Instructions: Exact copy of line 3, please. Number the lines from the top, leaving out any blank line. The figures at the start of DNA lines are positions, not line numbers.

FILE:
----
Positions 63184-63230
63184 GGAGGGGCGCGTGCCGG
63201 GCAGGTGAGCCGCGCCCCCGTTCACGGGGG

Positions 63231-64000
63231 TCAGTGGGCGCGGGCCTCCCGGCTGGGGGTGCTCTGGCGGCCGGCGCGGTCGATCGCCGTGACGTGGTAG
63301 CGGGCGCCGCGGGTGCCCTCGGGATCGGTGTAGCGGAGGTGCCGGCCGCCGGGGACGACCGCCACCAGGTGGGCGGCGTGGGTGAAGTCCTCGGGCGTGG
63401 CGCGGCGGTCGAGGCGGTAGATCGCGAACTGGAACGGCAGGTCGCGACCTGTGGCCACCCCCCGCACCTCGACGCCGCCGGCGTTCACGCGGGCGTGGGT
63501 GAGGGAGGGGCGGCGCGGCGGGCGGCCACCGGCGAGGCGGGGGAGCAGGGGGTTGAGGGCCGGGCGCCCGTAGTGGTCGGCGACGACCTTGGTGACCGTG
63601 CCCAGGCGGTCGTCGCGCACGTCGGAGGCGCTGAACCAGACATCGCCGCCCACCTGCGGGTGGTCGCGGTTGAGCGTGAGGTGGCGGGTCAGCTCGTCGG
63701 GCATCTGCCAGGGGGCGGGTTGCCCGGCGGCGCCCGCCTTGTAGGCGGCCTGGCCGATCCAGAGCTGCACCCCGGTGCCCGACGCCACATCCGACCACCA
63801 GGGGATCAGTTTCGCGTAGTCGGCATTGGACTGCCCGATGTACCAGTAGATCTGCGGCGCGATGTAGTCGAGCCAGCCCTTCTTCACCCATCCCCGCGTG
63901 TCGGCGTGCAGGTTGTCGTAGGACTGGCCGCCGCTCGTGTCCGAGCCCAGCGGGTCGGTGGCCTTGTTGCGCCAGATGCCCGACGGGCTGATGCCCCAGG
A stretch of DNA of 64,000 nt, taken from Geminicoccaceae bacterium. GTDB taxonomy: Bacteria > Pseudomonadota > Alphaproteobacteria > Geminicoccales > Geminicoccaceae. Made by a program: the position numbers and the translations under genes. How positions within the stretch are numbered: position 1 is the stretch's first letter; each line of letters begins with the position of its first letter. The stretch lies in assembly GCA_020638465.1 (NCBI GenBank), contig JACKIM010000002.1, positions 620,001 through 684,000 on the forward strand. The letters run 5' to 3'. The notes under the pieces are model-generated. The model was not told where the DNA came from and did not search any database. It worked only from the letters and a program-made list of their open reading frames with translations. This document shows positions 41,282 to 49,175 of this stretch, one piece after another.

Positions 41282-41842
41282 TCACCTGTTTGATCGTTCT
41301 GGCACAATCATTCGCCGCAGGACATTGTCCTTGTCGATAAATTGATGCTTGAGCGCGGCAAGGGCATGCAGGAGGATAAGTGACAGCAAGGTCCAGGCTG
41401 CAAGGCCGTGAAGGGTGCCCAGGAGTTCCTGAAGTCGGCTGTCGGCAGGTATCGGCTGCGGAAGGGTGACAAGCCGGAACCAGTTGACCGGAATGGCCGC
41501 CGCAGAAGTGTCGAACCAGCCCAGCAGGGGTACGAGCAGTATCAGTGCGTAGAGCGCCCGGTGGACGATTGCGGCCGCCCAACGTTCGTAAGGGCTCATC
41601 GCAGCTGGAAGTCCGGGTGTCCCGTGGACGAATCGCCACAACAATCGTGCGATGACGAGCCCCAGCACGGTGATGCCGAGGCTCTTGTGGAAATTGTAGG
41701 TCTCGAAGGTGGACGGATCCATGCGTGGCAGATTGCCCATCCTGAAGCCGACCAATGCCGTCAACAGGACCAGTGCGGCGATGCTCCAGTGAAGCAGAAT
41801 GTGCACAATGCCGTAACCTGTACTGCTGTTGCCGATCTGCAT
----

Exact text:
63201 GCAGGTGAGCCGCGCCCCCGTTCACGGGGG